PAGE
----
In Eagle-Vail, Paddle Yoga Colorado offers classes at the Eagle-Vail Pond with a suggested donation of $10. Classes are on Mondays and Wednesdays at 8:30 a.m. To book, call Julie at 970-393-3328.

In Avon, Stand Up Paddle Yoga offers classes at Nottingham Lake on the weekend that cost $20. To see the schedule and book a class, visit http://www.standuppaddlecolorado.com/nottingham-lake.

3. Goat yoga

Rain or shine, you can find people on the hills at the Vail Stables doing yoga, or rather at a yoga class playing with goats.

The class offers a taste of a “pure” yoga class, with the added fun of goats running around. The goats are meant to help get people out of their heads and in the moment, essentially distracting yogis from any anxiety they may have surrounding.

The classes vary – mostly depending on the goats’ moods. Sometimes, the goats will cuddle up and fall asleep, and other times the goats will climb on people or nibble on their shirts, according to Kym Luck, owner and “fun-maker” of Vail Stables.

“It’s kind of a gateway to yoga because a lot of the people who are otherwise intimidated by yoga will actually come try this,” Luck said.

Goat yoga is offered at Vail Stables and costs between $35 and $50. To book a class, visit http://www.vailstables.com.

2. Zip lining

Speed demons and adventure seekers can soar above the valley holding onto a zip line high above the ground. There are a few zip lining adventures in the area, with different experiences at each. With options for even the little members of the family, there is plenty of fun to go around.

To zip line, head down to Wolcott:

In Wolcott, Zip Adventures offers two-and-a-half hour zip line tours that take participants along six successive zip lines. Tickets cost $170 per person, and can be booked online at http://www.zipadventures.com.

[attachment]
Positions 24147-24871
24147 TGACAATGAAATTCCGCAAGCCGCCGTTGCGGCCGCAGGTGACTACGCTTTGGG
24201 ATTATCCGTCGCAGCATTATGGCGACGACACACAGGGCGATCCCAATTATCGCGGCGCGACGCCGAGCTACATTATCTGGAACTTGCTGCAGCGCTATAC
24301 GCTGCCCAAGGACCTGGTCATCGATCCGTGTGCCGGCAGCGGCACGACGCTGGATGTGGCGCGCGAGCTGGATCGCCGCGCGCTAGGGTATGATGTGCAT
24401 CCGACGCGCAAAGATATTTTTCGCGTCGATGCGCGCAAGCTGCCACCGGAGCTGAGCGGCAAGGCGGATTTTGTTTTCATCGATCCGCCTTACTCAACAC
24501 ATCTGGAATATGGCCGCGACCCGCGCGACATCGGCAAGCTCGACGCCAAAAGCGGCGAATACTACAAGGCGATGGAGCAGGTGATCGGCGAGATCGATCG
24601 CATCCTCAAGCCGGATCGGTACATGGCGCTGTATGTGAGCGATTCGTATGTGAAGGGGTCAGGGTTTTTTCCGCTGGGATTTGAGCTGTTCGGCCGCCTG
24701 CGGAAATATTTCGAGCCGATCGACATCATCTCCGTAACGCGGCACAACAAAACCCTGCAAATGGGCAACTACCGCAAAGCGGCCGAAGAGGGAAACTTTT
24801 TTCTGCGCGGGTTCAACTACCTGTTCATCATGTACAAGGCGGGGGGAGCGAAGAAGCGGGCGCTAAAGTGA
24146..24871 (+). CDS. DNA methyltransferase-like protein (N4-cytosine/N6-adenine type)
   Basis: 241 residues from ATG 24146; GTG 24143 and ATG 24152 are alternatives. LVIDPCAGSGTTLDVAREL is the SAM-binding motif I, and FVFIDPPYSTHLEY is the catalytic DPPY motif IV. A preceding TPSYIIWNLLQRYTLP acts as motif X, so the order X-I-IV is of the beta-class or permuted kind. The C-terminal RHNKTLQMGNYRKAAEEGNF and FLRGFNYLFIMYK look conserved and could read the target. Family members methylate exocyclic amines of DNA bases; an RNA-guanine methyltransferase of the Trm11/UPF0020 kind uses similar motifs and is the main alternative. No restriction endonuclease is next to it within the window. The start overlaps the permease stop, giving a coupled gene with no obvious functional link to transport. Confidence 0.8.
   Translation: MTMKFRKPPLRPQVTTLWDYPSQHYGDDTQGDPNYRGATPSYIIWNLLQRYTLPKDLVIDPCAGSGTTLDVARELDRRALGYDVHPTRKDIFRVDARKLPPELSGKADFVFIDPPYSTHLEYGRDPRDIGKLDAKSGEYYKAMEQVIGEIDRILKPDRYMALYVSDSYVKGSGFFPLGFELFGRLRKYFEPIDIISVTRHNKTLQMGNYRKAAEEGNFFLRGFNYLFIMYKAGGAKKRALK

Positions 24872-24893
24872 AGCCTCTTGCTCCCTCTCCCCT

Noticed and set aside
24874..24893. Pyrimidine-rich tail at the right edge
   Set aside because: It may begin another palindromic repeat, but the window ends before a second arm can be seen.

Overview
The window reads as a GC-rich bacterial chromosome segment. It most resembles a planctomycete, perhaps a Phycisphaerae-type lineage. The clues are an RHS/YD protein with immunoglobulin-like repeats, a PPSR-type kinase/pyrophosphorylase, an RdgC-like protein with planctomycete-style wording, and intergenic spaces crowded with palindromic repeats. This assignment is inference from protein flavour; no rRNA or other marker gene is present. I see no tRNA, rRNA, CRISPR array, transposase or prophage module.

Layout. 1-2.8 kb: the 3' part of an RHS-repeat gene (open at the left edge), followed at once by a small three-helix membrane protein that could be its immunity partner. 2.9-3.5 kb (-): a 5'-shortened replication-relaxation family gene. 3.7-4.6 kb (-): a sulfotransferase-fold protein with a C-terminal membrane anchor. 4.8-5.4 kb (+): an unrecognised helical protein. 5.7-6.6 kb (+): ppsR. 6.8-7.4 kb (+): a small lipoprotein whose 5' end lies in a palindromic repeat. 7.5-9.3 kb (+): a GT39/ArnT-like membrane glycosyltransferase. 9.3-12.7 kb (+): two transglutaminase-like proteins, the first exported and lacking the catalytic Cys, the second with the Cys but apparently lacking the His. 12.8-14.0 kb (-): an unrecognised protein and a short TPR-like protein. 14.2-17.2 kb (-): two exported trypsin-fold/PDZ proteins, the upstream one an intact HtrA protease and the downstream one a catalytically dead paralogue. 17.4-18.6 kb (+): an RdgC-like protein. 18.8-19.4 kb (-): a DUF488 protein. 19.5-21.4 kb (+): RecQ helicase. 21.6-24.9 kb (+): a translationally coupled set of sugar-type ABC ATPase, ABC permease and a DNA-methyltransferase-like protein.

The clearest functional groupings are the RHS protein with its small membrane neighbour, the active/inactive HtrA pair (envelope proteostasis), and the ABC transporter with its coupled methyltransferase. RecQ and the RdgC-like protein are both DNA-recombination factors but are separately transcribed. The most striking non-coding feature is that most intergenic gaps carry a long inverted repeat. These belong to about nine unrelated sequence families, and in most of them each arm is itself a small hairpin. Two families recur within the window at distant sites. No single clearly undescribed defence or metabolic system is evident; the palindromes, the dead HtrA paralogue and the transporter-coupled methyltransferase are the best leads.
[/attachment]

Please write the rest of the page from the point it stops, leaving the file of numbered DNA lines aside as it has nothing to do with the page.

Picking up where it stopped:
1. Mushroom hunting

The fauna and flora of the valley is extensive, and at times, delicious.

Mushroom hunting offers a new perspective on Vail and the surrounding area. Tours and events happen rarely due to the short season of mushrooms — and the difficulty of pinning down a tour guide — but they can be arranged nonetheless.

Walking Mountains offers annual mushroom foraging tours, and private tours can be arranged. The purpose of these tours are not necessarily massive hauls of mushrooms, but rather to learn more about the local mushrooms.

Walking Mountains guides are not mushroom experts, but they offer a wide knowledge of local habitats.

Mushroom enthusiast Michael Heim also offers tours, but he needs advance notice to accommodate both his schedule and the mushroom season. He is not a professional mycologist, “just a guy that is really impassioned and enthusiastic” about mushrooms.

“Getting out into nature, I’m able to not think about a lot,” Heim said. “But, if I add mushrooms to it, I’m able to focus on one thing and one thing only, and that’s just being there. It’s like unlocking little secrets that are just hidden along your hike.”

Those interested in foraging for personal consumption off of the forest property where the mushrooms were gathered should collect the free permit from the ranger’s station.

To take a mushroom foraging tour, some options include:

Walking Mountains can be reached at http://www.walkingmountains.org/project/custom-private-programs.

Michael Heim can be reached at http://www.ensofarmandforage.com/contact.